Monday, November 21, 2005

Could Genetic Code Be Understood Number Theoretically?

The discussions with Sampo Vesterinen about topics only remotely related to genetic code led by a pure accident to an observation which stimulated feverish two week's period of work with a number theoretical model of genetic code. The number of DNA triplets is 64. This inspires the idea that DNA sequence could be interpreted as an expansion of an integer using 64 as the base. Hence given DNA triplet would represent some integer in n=1,...,6 (sequences of I Ching symbols give a beautiful representation of numbers in 64 base)). The discussions stimulated an observation putting bells ringing. The number of primes smaller than 64 is 18. Together with 0, and 1 this makes 20: the number of aminoacids!

1. Questions

The finding just described stimulates a whole series of questions.

Do aminoacids correspond to integers in the set consisting of primes ≤ 61 and {0,1}. Does aminoacid sequence have an interpretation as a representation as a sequence of integers consisting of 0, 1 and products of primes p=2,...,61? Does the aminoacid representing 0 have an interpretation as kind of period separating from each other structural units analogous to genes representing integers in the sequence so that we would quite literally consists of sequences of integers? Do 0 and 1 have some special biological properties, say the property of being biologically inert both at the level of DNA and aminoacids?

Does genetic code mediate a map from integers 0,...,63 to set S such that 0 and 1 are mapped to 0 and 1? If so then three integers 2≤= n &le 63 must correspond to stopping sign codons rather than primes. What stopping sign codon property means at the level of integers? How the map from integers 2,...,61 to the primes p=2,...,61 is determined?

2. The chain of arguments leading to a number theoretical model for the genetic code

The following chain of arguments induced to large part by concrete numerical experimentation leads to a model providing a partial answer to many of these questions.

  1. The partitions of any positive integer n can be interpreted in terms of number theoretical many boson states. The partitions for which a given integer appears at most once have interpretation in terms of fermion states. These states could be identified as bosonic and fermionic states of Super Virasoro representation with given conformal weight n.

  2. The generalization of Shannon entropy by replacing logarithms of probabilities with the logarithms of p-adic norms of probabilities allows to have systems with negative entropy and thus positive negentropy. The natural requirement is that n corresponds to such prime p≤ 61 that the negentropy assigned to n is maximal in some number theoretic thermodynamics. The resulting correspondence n → p(n) would naturally determine the genetic code.

  3. One can assign to the bosonic and fermionic partitions a number theoretic thermodynamics defined by a Hamiltonian. Purely bosonic and fermionic thermodynamics are defined by corresponding partition functions ZB and ZF whereas supersymmetric option is defined by the product ZB\times ZF. Supersymmetric option turns out to be the most realistic one.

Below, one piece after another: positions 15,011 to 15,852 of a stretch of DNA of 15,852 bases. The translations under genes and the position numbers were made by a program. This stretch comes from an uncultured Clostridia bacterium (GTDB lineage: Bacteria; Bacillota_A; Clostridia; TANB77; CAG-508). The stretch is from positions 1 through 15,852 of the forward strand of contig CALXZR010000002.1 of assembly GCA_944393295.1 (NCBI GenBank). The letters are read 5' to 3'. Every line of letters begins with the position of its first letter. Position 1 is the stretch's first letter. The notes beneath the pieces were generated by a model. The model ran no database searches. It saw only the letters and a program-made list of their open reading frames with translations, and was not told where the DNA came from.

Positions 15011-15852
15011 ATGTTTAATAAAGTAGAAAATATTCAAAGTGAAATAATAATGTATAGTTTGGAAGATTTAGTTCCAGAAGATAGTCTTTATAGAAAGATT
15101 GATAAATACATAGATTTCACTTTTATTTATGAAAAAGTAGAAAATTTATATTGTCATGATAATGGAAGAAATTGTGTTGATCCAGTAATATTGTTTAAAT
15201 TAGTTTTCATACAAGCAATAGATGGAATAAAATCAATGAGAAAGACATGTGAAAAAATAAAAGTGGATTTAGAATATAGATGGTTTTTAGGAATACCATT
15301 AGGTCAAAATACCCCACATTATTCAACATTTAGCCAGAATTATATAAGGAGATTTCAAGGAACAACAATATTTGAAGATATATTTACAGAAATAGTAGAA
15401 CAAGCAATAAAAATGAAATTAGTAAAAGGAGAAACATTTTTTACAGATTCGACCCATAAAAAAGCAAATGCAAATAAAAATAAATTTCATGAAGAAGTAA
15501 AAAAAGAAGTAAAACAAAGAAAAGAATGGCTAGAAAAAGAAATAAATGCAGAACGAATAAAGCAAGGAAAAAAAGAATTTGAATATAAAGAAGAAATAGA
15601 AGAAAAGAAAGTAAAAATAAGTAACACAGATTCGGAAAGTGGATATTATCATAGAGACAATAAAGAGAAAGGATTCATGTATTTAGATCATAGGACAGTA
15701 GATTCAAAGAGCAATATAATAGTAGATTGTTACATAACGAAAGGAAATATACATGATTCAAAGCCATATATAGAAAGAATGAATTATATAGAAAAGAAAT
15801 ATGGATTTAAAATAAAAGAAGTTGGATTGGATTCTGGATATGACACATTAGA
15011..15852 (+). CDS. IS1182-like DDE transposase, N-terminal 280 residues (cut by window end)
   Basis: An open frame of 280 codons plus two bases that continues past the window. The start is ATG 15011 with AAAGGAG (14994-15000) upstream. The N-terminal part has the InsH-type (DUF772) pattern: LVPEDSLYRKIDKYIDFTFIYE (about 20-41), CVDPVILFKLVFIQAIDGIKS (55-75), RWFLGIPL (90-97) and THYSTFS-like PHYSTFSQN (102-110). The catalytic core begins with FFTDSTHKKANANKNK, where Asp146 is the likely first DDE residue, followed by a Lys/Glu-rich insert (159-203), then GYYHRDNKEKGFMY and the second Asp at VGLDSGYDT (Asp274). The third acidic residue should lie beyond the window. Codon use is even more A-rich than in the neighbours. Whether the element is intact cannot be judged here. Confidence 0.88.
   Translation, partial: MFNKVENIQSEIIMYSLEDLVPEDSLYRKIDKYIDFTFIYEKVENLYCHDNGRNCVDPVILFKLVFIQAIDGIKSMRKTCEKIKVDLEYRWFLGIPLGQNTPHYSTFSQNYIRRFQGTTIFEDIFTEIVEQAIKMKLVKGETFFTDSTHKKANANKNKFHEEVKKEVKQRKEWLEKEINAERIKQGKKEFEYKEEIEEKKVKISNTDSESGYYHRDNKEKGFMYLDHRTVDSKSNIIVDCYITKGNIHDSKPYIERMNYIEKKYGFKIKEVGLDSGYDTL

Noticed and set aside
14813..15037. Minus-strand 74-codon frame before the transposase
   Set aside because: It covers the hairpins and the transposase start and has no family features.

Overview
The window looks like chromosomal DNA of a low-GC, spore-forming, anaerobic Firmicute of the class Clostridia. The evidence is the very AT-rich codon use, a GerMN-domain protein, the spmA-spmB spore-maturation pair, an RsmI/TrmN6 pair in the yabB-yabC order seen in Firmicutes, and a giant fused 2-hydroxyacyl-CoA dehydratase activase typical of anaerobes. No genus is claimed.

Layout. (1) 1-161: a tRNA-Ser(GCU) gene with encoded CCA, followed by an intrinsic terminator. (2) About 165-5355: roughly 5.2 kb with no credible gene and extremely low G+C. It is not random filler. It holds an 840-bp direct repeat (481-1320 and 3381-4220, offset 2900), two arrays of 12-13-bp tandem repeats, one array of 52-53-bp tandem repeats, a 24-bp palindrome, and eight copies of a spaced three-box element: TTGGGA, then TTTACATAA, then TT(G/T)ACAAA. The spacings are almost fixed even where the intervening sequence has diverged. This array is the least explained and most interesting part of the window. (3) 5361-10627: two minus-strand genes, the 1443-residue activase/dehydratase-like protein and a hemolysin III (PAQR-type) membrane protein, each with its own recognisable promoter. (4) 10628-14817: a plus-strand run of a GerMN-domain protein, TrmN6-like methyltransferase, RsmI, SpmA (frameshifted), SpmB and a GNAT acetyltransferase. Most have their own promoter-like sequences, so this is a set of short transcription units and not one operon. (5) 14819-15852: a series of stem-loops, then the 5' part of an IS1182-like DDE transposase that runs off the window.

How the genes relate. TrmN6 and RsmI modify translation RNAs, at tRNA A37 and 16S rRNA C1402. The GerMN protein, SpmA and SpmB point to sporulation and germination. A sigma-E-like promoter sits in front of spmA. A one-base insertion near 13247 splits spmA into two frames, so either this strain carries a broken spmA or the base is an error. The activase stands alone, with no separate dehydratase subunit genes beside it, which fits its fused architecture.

4. The simplest option is that Hamiltonian depends only on the number r of the integers in the partition. The dynamics would be in a well defined sense local and would not depend on the sizes of summands at all. The thermodynamical states would be degenerate with degeneracy factors given by total numbers dI(n,r) of partitions of type I=B,F. The invariants known as rank and crank define alternative candidates for basic building blocks of Hamiltonian.

  5. Ordinary exponential thermodynamics based on, say eH/T= q0^{r-1}, q0 a rational number, produces typically unrealistic genetic codes for which most integers are mapped to small primes p≤ 11 and many primes are not coded at all. The idea that realistic code could result at some critical temperature fails also.

  6. Quantum criticality and fractality of TGD Universe inspire the idea that the criticality is an inherent property of Hamiltonian rather than only thermodynamical state. Hence Hamiltonian can depend only weakly on the character of the partition so that all partitions contribute with almost equal weights to the partition function. Fractality is achieved if Boltzmann factors are given by e-H/T=(r+r0)n0 so that H(r)=log(r+r0) serves as Hamiltonian and n0 corresponds to the inverse temperature. The super-symmetric variant of this Hamiltonian yields the most realistic candidates for the genetic code and there are good hopes that a number theoretically small perturbation not changing the divisors p≤ 61 of partition function but affecting the probabilities could give correct degeneracies.

  7. Numerical experimentation suggests however that this might not be the case and that simple analytic form of Hamiltonian is too much to hope for. A simple argument however shows that e-H/T=f(r) could be in quantum critical case be deduced from the genetic code by fixing the 62 values of f(r) so that the desired 62 correspondences n→ p(n) result. The idea about almost universality of the genetic code would be replaced with the idea that quantum criticality allows to engineer a genetic code maximizing the total information associated with DNA triplets.

For the details of the number theoretic model of genetic code see the new chapter Could Genetic Code Be Understood Number Theoretically?.


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